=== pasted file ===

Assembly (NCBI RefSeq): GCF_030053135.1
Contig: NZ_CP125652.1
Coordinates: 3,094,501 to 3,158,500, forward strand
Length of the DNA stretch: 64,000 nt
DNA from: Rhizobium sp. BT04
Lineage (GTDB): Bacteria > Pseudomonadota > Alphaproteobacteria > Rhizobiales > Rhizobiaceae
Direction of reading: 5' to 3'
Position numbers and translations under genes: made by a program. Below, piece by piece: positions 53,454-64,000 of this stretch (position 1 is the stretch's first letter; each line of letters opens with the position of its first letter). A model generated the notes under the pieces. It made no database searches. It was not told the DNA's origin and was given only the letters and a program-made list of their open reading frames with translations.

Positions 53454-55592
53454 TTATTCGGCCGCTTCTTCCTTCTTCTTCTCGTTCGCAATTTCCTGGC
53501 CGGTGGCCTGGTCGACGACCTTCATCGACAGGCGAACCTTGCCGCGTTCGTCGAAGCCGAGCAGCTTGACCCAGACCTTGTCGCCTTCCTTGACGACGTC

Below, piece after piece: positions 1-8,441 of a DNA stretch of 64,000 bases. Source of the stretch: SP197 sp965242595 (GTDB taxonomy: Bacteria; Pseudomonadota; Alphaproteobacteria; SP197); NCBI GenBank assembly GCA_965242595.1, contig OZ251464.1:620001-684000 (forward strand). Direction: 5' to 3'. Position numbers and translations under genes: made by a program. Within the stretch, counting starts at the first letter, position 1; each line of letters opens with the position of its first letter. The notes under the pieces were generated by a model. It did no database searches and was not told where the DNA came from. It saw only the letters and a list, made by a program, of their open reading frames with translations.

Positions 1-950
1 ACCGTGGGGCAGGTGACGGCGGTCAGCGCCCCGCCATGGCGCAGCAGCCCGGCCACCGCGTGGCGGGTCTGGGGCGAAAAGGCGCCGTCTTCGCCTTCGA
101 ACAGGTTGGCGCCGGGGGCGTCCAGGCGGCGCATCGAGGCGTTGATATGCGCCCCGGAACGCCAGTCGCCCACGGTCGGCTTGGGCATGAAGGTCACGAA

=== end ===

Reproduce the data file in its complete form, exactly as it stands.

Assembly (NCBI RefSeq): GCF_030053135.1
Contig: NZ_CP125652.1
Coordinates: 3,094,501 to 3,158,500, forward strand
Length of the DNA stretch: 64,000 nt
DNA from: Rhizobium sp. BT04
Lineage (GTDB): Bacteria > Pseudomonadota > Alphaproteobacteria > Rhizobiales > Rhizobiaceae
Direction of reading: 5' to 3'
Position numbers and translations under genes: made by a program. Below, piece by piece: positions 53,454-64,000 of this stretch (position 1 is the stretch's first letter; each line of letters opens with the position of its first letter). A model generated the notes under the pieces. It made no database searches. It was not told the DNA's origin and was given only the letters and a program-made list of their open reading frames with translations.

Positions 53454-55592
53454 TTATTCGGCCGCTTCTTCCTTCTTCTTCTCGTTCGCAATTTCCTGGC
53501 CGGTGGCCTGGTCGACGACCTTCATCGACAGGCGAACCTTGCCGCGTTCGTCGAAGCCGAGCAGCTTGACCCAGACCTTGTCGCCTTCCTTGACGACGTC

Below, piece after piece: positions 1-8,441 of a DNA stretch of 64,000 bases. Source of the stretch: SP197 sp965242595 (GTDB taxonomy: Bacteria; Pseudomonadota; Alphaproteobacteria; SP197); NCBI GenBank assembly GCA_965242595.1, contig OZ251464.1:620001-684000 (forward strand). Direction: 5' to 3'. Position numbers and translations under genes: made by a program. Within the stretch, counting starts at the first letter, position 1; each line of letters opens with the position of its first letter. The notes under the pieces were generated by a model. It did no database searches and was not told where the DNA came from. It saw only the letters and a list, made by a program, of their open reading frames with translations.

Positions 1-950
1 ACCGTGGGGCAGGTGACGGCGGTCAGCGCCCCGCCATGGCGCAGCAGCCCGGCCACCGCGTGGCGGGTCTGGGGCGAAAAGGCGCCGTCTTCGCCTTCGA
101 ACAGGTTGGCGCCGGGGGCGTCCAGGCGGCGCATCGAGGCGTTGATATGCGCCCCGGAACGCCAGTCGCCCACGGTCGGCTTGGGCATGAAGGTCACGAA